However, despite the visible display of force, probably the sharpest end of America's response is the part that no one sees. Yesterday, the Army Secretary, Thomas White, confirmed that deployment of units from his service, which would be involved in ground operations, had already begun.

First and foremost among these units, almost certainly, are some of the US elite forces. The stuff of military legend in the movies and real life. Their numbers and missions are secret at the best of times, but never more so than now.

Many analysts believe some detachments have already been sent to the region, to start work on forward staging bases. "We are seeing the ships and the planes, but not the people," says Paul Balash, a former Marine Corps colonel.

But although the build-up will be far quicker than the six months required in 1990-91 for the Gulf War, the logistical difficulties of distance and transport are still considerable, meaning that any ground action could still be weeks away. For a while, the special forces may be based aboard ships in the task force, or in countries nearby that are friendly to the US.

In all, the US is reckoned to have 35,000 special force troops at its disposal. They feature Navy Seals teams, the shadowy Delta Force and a battalion of the Ranger regiment, all under the aegis of the US Army plus the Special Operations units of the Air Force.

These units, in turn, work closely with airborne elite forces, notably the 82nd and 101st divisions, headquartered at Fort Bragg in North Carolina, under the overall umbrella of the Joint Special Forces Command. The 82nd, a specialist in rapid assault missions, has one battalion on permanent maximum readiness, which may already have been dispatched to the region around Afghanistan.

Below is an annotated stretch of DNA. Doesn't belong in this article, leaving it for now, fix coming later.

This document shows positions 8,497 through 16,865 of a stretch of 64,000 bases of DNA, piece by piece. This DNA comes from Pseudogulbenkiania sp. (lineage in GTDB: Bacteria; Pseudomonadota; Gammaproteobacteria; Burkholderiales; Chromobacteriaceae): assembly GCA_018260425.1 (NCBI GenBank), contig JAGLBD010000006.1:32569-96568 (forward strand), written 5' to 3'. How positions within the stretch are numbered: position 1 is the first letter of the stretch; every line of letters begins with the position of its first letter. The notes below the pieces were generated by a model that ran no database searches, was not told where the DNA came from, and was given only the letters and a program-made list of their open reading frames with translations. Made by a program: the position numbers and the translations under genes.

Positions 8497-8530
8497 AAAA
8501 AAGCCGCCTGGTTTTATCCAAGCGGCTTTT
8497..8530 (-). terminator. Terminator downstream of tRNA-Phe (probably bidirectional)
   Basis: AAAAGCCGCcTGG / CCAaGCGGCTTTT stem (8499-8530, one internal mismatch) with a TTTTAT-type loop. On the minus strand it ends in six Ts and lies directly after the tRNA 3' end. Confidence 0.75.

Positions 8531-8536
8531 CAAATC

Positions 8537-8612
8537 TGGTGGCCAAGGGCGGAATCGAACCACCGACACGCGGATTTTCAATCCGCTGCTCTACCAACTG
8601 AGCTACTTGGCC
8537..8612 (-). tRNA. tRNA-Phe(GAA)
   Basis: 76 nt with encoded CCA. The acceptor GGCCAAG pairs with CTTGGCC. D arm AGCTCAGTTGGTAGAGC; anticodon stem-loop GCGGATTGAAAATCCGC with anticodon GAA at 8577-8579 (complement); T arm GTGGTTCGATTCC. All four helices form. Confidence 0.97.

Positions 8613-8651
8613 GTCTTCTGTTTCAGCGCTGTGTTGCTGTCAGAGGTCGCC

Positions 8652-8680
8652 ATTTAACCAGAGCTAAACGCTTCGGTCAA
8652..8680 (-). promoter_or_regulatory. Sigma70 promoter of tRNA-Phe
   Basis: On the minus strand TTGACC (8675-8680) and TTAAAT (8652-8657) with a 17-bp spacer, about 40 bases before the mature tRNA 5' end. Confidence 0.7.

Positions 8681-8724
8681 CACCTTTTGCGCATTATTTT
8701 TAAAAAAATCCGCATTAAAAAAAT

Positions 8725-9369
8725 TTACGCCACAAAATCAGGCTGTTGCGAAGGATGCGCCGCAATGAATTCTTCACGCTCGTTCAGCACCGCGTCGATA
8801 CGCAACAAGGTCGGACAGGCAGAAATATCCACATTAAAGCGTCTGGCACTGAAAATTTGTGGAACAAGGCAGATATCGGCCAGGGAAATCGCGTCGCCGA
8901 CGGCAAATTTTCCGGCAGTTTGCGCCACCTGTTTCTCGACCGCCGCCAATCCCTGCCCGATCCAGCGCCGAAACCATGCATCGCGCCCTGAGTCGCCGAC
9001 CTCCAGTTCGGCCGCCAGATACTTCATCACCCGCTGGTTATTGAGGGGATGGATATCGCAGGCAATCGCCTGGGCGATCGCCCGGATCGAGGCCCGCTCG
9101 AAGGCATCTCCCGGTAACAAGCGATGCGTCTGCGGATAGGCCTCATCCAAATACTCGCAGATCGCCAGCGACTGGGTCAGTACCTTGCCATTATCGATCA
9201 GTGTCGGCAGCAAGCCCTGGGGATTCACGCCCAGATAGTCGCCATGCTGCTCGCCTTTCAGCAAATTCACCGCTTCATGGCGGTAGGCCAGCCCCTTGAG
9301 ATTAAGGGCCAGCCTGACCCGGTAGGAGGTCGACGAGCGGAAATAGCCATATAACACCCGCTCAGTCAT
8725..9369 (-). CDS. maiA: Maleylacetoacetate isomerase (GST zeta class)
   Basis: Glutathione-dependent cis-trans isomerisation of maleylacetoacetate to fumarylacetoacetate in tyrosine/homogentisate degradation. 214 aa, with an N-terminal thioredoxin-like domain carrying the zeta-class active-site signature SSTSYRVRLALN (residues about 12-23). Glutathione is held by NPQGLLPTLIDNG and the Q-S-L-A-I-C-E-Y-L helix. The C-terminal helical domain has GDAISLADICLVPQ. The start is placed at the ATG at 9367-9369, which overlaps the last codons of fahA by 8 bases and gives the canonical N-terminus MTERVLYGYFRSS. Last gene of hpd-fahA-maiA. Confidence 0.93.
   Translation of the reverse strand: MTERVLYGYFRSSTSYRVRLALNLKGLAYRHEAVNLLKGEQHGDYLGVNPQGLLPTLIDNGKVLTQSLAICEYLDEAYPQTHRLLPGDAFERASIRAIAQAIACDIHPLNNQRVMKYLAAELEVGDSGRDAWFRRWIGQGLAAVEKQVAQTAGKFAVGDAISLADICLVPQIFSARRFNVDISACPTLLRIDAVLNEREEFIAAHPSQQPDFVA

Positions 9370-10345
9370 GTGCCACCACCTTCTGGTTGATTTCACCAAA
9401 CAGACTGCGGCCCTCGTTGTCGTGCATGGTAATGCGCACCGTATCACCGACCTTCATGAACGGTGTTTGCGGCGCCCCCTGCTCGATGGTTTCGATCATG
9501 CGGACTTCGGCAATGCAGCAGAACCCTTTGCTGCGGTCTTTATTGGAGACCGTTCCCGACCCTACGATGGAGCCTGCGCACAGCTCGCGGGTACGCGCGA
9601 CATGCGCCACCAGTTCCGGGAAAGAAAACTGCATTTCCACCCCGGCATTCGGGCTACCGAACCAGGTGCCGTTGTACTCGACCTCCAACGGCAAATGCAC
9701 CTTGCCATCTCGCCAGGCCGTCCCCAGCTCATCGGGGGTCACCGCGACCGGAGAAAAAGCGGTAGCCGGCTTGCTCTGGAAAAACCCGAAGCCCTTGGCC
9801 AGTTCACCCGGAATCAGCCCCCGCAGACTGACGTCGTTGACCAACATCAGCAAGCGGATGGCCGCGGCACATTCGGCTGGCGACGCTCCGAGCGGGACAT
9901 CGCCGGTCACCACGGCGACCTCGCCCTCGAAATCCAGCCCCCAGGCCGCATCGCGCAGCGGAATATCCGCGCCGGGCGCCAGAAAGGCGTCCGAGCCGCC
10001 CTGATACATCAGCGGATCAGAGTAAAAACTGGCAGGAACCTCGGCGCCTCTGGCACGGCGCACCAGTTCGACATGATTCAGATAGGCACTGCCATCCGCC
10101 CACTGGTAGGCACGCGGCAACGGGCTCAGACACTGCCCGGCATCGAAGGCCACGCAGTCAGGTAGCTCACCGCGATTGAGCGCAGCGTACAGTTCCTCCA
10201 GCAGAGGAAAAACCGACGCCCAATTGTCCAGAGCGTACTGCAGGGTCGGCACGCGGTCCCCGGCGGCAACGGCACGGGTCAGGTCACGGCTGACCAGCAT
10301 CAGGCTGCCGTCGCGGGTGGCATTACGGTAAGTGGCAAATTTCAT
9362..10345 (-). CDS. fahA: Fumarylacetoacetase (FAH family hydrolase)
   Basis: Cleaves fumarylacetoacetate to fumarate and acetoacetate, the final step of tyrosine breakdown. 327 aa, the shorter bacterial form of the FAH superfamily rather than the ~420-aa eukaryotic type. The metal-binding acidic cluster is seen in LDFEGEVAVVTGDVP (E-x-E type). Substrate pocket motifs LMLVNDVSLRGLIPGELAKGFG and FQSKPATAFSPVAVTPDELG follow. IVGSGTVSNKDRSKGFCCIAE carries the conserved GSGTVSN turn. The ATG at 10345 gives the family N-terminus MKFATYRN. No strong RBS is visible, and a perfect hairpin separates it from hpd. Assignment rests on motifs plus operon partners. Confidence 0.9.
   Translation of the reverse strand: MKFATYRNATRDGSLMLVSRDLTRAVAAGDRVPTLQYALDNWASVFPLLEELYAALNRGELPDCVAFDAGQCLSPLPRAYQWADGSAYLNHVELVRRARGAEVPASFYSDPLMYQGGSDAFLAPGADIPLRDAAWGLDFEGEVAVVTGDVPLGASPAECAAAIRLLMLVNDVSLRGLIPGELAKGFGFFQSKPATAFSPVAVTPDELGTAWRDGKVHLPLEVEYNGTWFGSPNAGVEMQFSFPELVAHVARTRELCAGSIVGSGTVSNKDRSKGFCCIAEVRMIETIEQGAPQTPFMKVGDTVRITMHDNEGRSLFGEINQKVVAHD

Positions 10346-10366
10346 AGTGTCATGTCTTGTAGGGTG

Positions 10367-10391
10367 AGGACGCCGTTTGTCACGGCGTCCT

And even these forces in theatre, declared or undeclared, do not represent the full might the US can bring to bear against the terrorist networks. In 1999, some of the 62 B-2 bombers based at Whiteman Air Force Base in the mid-western state of Missouri were used to strike directly at targets in Kosovo and Serbia, refuelled above the oceans during flights which lasted 31 hours.

The pattern may be similar this time if a massive bombing campaign of terrorist headquarters and training camps is ordered by President Bush.

Cruise missile-carrying US B-52 bombers will probably be called into action from Britain's Indian Ocean territory of Diego Garcia as they were during the Gulf War and for Operation Desert Fox in December 1998.

The military campaign will be run by US Central Command (Centcom), based in Tampa, Florida, whose commander, General Tommy Franks, is the successor of General Norman Schwarzkopf, the leader of Operation Desert Storm during the Gulf War.

But will it suffice? As its name implies, Infinite Justice is open-ended in both space and time and a world away from operations Desert Shield and Desert Storm, which both had a known enemy and clearly defined mission at hand.

"Combat?" the Defence Secretary Donald Rumsfeld wondered publicly yesterday, catching the dilemma; "What does the word combat mean in a situation like this?"

This, a war without contours, without frontiers, which may last for years, if not for ever. In that sense, this week's deployments are the first and perhaps least relevant part.